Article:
Anchor says it’s ‘powering’ 40 percent of new podcasts

Podcasting’s greatest asset has always been its accessibility — for consumer and creator alike. But even the simplest medium requires a little know-how, and Anchor’s overarching goal has long been to further lower the barrier of entry for those looking to take the leap.

It’s not perfect, and it’s not for everyone, but the service done a pretty decent job leveling the playing field for many users. In fact, if Anchor’s self-reported numbers are to be believed, it’s been a major driving force for new podcasts.

The company tells TechCrunch it believes it’s currently “powering” 40 percent of new podcasts. That’s up from the around 33 percent it reported over the summer. The service also believes that it’s effectively doubled the number of podcasts running ads since launching its new monetization platform back in November.

The service isn’t disclosing specific numbers here, but says those estimates come through Magellan, a podcasting analytic service that works with some big names like WNYC and Gimlet. In November (just ahead of Anchor’s ad platform launch), the service reported that in the neighborhood of 7,000 podcasts were running ads.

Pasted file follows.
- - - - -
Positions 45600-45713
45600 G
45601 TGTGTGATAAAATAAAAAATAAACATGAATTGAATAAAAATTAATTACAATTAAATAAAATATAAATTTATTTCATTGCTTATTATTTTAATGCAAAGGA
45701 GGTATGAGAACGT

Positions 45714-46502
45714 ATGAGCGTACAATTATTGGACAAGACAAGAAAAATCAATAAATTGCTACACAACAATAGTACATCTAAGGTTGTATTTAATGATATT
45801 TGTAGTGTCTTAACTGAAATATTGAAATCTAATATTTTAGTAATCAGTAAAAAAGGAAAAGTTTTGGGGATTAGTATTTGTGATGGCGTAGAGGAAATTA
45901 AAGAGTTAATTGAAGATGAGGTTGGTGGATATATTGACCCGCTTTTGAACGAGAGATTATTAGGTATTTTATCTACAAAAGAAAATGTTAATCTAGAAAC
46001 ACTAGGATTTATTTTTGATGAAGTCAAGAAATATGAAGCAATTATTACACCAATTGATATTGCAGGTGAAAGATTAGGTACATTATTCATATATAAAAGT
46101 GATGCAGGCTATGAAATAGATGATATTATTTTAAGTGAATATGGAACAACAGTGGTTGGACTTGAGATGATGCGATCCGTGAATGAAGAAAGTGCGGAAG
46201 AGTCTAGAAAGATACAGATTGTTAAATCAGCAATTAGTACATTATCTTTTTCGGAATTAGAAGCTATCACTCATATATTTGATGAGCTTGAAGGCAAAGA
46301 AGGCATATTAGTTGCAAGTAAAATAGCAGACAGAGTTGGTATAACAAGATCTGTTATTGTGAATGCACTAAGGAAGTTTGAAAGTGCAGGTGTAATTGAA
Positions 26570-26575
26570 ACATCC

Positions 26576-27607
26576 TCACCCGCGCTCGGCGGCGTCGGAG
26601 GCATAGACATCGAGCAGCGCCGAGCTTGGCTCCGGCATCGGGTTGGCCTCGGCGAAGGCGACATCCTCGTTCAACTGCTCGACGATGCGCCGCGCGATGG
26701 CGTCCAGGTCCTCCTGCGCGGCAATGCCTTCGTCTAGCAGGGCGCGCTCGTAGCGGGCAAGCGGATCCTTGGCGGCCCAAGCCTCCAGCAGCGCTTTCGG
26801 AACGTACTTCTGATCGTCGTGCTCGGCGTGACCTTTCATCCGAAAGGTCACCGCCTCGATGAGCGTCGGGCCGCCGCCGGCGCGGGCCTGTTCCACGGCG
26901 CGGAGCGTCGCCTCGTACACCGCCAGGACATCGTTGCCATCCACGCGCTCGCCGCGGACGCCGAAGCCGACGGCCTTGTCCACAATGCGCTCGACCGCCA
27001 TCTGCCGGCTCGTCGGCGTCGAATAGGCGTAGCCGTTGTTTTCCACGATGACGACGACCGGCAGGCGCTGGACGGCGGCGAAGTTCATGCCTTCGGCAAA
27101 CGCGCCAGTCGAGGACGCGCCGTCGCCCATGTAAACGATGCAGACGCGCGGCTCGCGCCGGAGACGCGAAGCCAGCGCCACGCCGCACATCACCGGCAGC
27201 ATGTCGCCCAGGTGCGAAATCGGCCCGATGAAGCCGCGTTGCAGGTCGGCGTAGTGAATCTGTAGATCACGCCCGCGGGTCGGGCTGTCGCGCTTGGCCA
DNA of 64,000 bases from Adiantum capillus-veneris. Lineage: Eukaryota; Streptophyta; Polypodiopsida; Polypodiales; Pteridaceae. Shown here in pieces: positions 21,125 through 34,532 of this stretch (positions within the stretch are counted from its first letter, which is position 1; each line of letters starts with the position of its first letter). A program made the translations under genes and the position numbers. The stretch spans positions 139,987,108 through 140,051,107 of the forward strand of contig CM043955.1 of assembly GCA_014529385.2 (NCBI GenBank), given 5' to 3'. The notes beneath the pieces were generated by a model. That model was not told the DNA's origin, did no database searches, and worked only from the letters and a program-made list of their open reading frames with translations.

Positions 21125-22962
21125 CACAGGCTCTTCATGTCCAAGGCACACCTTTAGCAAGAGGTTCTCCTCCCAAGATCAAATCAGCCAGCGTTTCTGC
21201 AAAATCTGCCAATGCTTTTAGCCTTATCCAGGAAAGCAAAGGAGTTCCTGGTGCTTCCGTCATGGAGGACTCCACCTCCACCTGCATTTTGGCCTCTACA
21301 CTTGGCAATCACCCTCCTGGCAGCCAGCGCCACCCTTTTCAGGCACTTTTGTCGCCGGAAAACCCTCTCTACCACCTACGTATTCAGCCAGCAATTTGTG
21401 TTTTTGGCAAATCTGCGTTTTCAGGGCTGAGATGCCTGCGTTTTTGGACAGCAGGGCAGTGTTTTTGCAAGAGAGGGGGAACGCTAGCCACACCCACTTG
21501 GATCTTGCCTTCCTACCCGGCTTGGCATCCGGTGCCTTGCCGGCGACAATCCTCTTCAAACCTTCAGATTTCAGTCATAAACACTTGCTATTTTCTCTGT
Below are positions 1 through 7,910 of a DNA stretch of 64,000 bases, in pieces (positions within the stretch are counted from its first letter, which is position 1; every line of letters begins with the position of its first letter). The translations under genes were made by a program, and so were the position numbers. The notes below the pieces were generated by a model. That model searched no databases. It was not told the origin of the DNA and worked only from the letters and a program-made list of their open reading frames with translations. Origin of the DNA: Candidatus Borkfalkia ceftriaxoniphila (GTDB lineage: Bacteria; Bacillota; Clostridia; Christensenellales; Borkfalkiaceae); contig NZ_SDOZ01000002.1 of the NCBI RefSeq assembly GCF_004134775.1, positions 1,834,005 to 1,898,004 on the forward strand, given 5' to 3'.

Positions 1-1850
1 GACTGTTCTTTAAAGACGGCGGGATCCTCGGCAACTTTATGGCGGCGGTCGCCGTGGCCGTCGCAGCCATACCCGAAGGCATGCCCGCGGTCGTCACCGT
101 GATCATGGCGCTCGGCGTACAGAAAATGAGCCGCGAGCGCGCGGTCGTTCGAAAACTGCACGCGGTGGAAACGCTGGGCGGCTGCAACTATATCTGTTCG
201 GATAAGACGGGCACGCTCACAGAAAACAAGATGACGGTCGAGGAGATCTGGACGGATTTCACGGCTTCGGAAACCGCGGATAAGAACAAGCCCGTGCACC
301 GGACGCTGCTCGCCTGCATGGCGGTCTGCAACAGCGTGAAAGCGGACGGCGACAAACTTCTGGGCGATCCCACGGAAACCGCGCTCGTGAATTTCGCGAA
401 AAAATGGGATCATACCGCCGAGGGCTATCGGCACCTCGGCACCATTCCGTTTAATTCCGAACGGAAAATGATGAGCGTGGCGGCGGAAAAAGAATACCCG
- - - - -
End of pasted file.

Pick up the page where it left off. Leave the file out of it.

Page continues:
The number seems low, but Magellan notes that expectations have been altered by uneven ad distribution. If you listen exclusively to popular podcasts, that number probably seems a lot closer to 100.

It ought to be noted that podcast analytics are far from an exact science. It’s a very fractured landscape, and while services like iTunes and Spotify are doing a better job serving information up to show hosts, aggregating data is still imperfect.

“In total, we estimate that 6,954 podcasts have ads,” Magellan notes. “Since we were only sampling podcasts, we could still be wrong — but we can say that with 90 percent confidence that between 5,914 and 7,994 podcasts have ads.”

Magellan’s analytics suggested that around one-percent of podcasts were actually running ads at the time. Anchor’s apparently effectively doubled that number, implying that it’s brought advertisements to somewhere in the neighborhood of 7,000 podcasts, excluding redundancies.

Anchor’s goal of making the medium more accessible to users also finds the company launching a second New York City studio for betaworks users this week. From the looks of it, the lab revolves around Rode’s terrific new podcasting mixing board.

This post was originally posted at http://feedproxy.google.com/~r/Techcrunch/~3/br-TniQMjxg/.

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